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While the cyclists at Team Sky are more renowned for their legs than their brains, the latter do occasionally play a significant role in cycling. Case in point is Stannard's surgical dismantling of an apparently invincible Ettix-Quickstep at Omloop. Given that cycling is often equal parts cunning and strength, the pros at Sky rely on Kask's Protone Helmet to keep their strategic organ in top shape so it can effectively direct their energies when frantic finales send all the blood rushing to the legs.
Tactical engines like Stannard's are protected by an in-mold construction of a polycarbonate shell bonded with an EPS foam body, all of which is built on a frame designed to let the helmet absorb impact while still maintaining enough structural integrity to see you safely through the duration of a crash.
While safety is a helmet's first (and usually last) job, there are certain benchmarks that today's industry expects top-end protectives to meet. The current frontrunner in this category is aerodynamics, and the Kask ran the Protone through the expected wind-tunnel paces in order to design a model that dodges the wind whether you're head-on in the drops or in virtually any other cycling posture imaginable.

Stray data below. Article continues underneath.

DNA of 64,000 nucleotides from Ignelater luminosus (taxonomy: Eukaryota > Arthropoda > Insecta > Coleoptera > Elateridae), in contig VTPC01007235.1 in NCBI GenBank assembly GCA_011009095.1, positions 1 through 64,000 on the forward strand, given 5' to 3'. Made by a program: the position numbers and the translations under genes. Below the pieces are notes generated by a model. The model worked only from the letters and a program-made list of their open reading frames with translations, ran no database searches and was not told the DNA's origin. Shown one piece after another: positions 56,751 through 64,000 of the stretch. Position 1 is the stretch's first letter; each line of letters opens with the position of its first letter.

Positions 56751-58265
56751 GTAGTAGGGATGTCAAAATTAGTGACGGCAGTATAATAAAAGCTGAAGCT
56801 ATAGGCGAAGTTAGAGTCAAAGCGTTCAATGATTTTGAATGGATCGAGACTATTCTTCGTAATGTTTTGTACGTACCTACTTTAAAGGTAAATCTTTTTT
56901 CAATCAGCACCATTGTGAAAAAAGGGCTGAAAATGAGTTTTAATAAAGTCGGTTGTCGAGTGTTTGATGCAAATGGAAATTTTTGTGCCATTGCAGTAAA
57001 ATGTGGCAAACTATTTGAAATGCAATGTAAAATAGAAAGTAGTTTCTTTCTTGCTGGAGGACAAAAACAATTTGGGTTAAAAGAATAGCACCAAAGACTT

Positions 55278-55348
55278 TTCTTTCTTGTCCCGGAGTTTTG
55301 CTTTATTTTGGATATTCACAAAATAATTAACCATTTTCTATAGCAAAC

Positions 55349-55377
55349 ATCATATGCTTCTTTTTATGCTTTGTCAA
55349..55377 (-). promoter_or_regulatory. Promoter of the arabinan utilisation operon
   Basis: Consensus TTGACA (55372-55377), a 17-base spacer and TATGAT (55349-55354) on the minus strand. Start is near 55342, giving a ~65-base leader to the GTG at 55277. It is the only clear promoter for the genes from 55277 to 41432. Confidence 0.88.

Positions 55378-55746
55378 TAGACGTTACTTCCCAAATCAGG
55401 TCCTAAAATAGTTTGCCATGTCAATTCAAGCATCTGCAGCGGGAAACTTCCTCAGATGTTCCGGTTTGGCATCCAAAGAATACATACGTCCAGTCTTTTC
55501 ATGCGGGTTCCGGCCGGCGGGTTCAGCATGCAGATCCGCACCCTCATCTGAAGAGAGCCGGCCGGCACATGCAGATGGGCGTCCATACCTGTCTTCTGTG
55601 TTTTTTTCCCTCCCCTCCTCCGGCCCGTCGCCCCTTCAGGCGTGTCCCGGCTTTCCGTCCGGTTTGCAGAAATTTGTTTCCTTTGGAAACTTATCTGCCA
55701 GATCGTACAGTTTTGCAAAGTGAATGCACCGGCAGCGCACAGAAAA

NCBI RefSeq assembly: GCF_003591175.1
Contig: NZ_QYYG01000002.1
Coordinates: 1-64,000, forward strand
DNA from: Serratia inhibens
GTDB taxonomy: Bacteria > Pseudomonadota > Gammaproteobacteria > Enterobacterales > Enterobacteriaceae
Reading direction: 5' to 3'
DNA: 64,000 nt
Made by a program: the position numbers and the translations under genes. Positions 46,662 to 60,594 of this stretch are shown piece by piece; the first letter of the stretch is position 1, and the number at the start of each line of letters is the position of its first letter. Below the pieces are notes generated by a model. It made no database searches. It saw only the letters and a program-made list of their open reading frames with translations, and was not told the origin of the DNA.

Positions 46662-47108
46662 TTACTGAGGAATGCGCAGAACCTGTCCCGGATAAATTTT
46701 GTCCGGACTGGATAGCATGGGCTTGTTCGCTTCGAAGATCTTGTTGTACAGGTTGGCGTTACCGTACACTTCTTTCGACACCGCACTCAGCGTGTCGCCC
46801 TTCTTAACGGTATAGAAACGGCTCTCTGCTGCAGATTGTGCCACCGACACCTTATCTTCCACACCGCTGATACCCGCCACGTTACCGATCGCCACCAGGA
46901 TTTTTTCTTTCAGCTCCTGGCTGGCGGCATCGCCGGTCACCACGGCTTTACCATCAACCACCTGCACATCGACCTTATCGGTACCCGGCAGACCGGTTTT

The second consideration is cooling, and unlike many of its competitors, the Protone doesn't sacrifice ventilation for aerodynamics. In addition to the immediately obvious vents and rear exhaust port, the Protone incorporates Coolmax padding. Coolmax padding equates to more efficient moisture transfer and evaporation to complement your body's natural cooling process. They're also antibacterial, removable, and contribute to the comfortable, personalized fit of the floating Octo Fit cradle and corresponding ECO Chinstrap.